The HTC Legend isn’t just the successor to the excellent HTC Hero. It’s also one of the phones at the centre of the legal storm between Apple and the Far Eastern phone fiend. With a unibody metal structure and a post-paintjob HTC Sense on board, this is a mobile determined to destroy the iPhone.
The question is, has HTC once again come a close second, or does the inclusion of the all-new version of Android, 2.1, take it beyond Cupertino’s efforts?
Heave the HTC Legend from its box and you’ll be nothing short of amazed. This is indisputably the most gorgeous phone since the original iPhone. We’ll skip over the fact it’s taken the world and his wife over three years to land a punch on Apple by saying that the unibody frame makes it look astonishing.
Juice it up and the all-new version of HTC Sense, now featuring a social networking aggregator know as Friend Stream, as well as an Apple Expose-like addition dubbed Leap, makes the HTC Legend one of the easiest smartphones to use, as well as one of the most beautiful to behold.
The HTC Legend’s design is its calling card. The aluminium body gives it a real heft that’s only let down somewhat by a black plastic casing around the 5 megapixel camera and its flash. This isn’t wilful negligence. The 3G inside needs that plastic covering in order to work. However, it’s something HTC could have perhaps made a neater job of. There’s no denying the unibody idea is straight out of the big book of Apple design. But pull this phone out down the pub and we guarantee your mates will stare in awe. It really is that good.
It’s no lie in saying this is a better looking slab of mobile gadgetry than the iPhone, until iPhone 4.0 lands at least. Another neat design quirk is the battery flap down the bottom. Rather than pulling the phone apart, you simply lift off the rear end to slip in the battery, SD card and SIM. It’s something we think all phones should aspire to.
Key features on the HTC Legend are the 5 megapixel camera and the changes made to the onboard software skin, HTC Sense. The latter’s new Friend Stream is peerless, pulling together your favourite social networks including Facebook, Flickr and Twitter, and serving up updates in one place without you having to hop into a widget or onto the web. To set it up just add your login details when you first start up the phone.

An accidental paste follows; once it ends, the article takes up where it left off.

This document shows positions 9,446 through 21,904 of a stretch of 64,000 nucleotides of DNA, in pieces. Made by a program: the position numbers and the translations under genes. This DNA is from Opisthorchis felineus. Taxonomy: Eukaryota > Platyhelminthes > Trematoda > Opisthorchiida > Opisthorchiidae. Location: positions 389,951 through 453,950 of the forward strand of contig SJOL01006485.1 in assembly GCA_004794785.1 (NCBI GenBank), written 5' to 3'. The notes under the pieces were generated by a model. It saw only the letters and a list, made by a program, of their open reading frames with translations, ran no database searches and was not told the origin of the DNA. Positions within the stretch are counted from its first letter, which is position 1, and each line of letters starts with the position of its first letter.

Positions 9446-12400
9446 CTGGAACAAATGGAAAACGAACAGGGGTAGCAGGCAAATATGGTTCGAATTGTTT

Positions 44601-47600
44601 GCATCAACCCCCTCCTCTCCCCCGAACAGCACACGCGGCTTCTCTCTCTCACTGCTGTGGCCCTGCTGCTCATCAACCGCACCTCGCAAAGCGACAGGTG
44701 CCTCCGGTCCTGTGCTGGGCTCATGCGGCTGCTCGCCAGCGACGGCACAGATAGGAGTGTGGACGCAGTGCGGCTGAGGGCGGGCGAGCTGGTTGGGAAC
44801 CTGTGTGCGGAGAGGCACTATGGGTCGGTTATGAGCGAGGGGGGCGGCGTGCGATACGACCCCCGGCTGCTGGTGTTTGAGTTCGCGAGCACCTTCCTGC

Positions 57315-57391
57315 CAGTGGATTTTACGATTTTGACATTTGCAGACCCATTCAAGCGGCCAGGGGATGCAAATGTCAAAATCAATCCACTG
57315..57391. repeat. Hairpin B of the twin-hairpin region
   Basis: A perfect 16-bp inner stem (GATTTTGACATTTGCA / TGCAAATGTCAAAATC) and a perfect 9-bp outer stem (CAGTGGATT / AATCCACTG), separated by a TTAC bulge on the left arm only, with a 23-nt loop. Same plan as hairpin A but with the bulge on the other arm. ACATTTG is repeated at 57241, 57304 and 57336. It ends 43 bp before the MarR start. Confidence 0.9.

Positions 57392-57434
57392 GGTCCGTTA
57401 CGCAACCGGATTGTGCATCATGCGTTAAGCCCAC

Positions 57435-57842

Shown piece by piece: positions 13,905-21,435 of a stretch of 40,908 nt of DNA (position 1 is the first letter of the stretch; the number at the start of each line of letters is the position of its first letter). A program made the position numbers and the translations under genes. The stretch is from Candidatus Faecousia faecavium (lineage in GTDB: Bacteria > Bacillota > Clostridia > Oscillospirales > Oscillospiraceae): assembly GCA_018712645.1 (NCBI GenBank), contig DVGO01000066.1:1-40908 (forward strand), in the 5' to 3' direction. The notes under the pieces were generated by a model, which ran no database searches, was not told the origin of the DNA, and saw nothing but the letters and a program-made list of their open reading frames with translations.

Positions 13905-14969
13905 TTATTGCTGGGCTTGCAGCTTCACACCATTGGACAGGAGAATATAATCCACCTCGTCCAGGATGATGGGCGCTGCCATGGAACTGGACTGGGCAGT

News Reader and Leap are also winners. The latter is at the heart of Apple’s complaints about HTC, using pinch to zoom to show all seven home screens in one place, allowing you to tap in and choose the one you want. It’s so similar to Apple Expose in OS X Snow Leopard it’s almost embarrassing. News Reader is basically Google Reader for mobile, giving you RSS access from the home page.
As mentioned above, HTC Sense is perhaps the biggest draw on the HTC Legend. But the basis for this is the marvellous Android 2.1 software. Previously, the Google Nexus One (also made by HTC), was the only phone with 2.1 onboard and the Legend is one of the first phones to get the latest edition with a skin on top. It all works stunningly.
Extra account support in Gmail almost makes corporate mail redundant, Goggles is ace and the added speed and stability take it well past the current iteration of the iPhone OS.
Those familiar with HTC Sense will know just how easy it is to get to grips with. The new extras make it even more straightforward, especially Leap. Perhaps the HTC Sense’s only true failings are the trackpad and hard key arrangement. While the trackpad is fine per se, it’s hardly necessary, as the touchscreen is so good to use.
Likewise, the hard keys are ordered bizarrely, with the home button in the middle, which confused our thumbs no end. It feels like either the trackpad or buttons should have been left to the way side.
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